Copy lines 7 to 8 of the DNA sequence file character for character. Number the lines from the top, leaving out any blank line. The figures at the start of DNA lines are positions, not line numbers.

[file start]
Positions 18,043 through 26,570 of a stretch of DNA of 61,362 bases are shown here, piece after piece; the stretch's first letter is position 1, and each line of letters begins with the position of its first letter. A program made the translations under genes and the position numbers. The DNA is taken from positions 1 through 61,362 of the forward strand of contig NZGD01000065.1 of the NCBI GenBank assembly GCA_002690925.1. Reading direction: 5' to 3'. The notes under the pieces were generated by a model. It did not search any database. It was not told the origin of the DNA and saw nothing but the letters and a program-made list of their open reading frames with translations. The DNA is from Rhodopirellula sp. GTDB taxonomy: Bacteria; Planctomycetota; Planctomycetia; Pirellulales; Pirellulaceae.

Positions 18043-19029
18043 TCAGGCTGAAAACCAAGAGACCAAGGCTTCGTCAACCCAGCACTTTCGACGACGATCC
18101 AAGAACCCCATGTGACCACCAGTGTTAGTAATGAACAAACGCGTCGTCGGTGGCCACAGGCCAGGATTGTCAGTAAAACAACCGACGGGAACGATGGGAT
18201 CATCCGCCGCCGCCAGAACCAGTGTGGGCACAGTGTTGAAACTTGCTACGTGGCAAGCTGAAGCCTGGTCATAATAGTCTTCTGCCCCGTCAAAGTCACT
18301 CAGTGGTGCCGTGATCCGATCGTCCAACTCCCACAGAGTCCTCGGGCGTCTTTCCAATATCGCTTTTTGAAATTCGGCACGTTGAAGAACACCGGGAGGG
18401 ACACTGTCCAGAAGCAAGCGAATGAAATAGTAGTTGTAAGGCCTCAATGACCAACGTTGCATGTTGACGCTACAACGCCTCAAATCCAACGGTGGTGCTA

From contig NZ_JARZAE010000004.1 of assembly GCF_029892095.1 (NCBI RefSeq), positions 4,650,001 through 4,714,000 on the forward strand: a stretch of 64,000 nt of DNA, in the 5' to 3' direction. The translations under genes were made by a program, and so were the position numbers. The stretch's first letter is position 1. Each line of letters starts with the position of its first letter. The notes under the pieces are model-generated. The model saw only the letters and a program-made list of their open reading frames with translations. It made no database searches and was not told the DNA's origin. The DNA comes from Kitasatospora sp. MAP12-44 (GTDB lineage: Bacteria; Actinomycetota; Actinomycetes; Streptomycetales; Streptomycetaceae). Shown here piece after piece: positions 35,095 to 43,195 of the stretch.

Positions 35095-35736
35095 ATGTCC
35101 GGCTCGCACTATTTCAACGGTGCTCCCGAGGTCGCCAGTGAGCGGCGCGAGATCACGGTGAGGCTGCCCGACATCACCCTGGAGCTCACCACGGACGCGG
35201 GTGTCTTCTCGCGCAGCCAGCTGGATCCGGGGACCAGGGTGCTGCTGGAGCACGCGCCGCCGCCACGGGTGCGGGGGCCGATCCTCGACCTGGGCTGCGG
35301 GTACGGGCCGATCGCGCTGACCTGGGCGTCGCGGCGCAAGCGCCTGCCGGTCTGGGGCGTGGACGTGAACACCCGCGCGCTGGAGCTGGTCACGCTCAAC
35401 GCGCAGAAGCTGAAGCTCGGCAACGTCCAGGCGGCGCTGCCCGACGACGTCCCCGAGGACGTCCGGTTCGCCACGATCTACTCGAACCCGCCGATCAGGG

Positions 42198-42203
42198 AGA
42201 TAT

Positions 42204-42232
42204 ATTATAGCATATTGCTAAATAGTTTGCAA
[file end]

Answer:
18401 ACACTGTCCAGAAGCAAGCGAATGAAATAGTAGTTGTAAGGCCTCAATGACCAACGTTGCATGTTGACGCTACAACGCCTCAAATCCAACGGTGGTGCTA

From contig NZ_JARZAE010000004.1 of assembly GCF_029892095.1 (NCBI RefSeq), positions 4,650,001 through 4,714,000 on the forward strand: a stretch of 64,000 nt of DNA, in the 5' to 3' direction. The translations under genes were made by a program, and so were the position numbers. The stretch's first letter is position 1. Each line of letters starts with the position of its first letter. The notes under the pieces are model-generated. The model saw only the letters and a program-made list of their open reading frames with translations. It made no database searches and was not told the DNA's origin. The DNA comes from Kitasatospora sp. MAP12-44 (GTDB lineage: Bacteria; Actinomycetota; Actinomycetes; Streptomycetales; Streptomycetaceae). Shown here piece after piece: positions 35,095 to 43,195 of the stretch.